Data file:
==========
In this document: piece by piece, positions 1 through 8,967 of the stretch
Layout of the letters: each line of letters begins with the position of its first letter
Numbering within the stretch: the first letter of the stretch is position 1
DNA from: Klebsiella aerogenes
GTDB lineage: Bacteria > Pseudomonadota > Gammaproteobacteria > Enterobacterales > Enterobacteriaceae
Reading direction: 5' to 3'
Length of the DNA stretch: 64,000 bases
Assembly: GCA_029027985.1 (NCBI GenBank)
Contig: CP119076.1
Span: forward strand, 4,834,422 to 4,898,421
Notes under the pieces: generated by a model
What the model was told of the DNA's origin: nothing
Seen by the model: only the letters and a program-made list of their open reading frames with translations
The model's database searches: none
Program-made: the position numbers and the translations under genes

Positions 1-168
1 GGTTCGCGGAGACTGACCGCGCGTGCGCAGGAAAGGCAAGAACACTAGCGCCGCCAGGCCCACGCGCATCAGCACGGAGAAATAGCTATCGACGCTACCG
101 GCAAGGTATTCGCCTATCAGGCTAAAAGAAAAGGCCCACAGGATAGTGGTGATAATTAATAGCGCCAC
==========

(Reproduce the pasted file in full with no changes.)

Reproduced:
In this document: piece by piece, positions 1 through 8,967 of the stretch
Layout of the letters: each line of letters begins with the position of its first letter
Numbering within the stretch: the first letter of the stretch is position 1
DNA from: Klebsiella aerogenes
GTDB lineage: Bacteria > Pseudomonadota > Gammaproteobacteria > Enterobacterales > Enterobacteriaceae
Reading direction: 5' to 3'
Length of the DNA stretch: 64,000 bases
Assembly: GCA_029027985.1 (NCBI GenBank)
Contig: CP119076.1
Span: forward strand, 4,834,422 to 4,898,421
Notes under the pieces: generated by a model
What the model was told of the DNA's origin: nothing
Seen by the model: only the letters and a program-made list of their open reading frames with translations
The model's database searches: none
Program-made: the position numbers and the translations under genes

Positions 1-168
1 GGTTCGCGGAGACTGACCGCGCGTGCGCAGGAAAGGCAAGAACACTAGCGCCGCCAGGCCCACGCGCATCAGCACGGAGAAATAGCTATCGACGCTACCG
101 GCAAGGTATTCGCCTATCAGGCTAAAAGAAAAGGCCCACAGGATAGTGGTGATAATTAATAGCGCCAC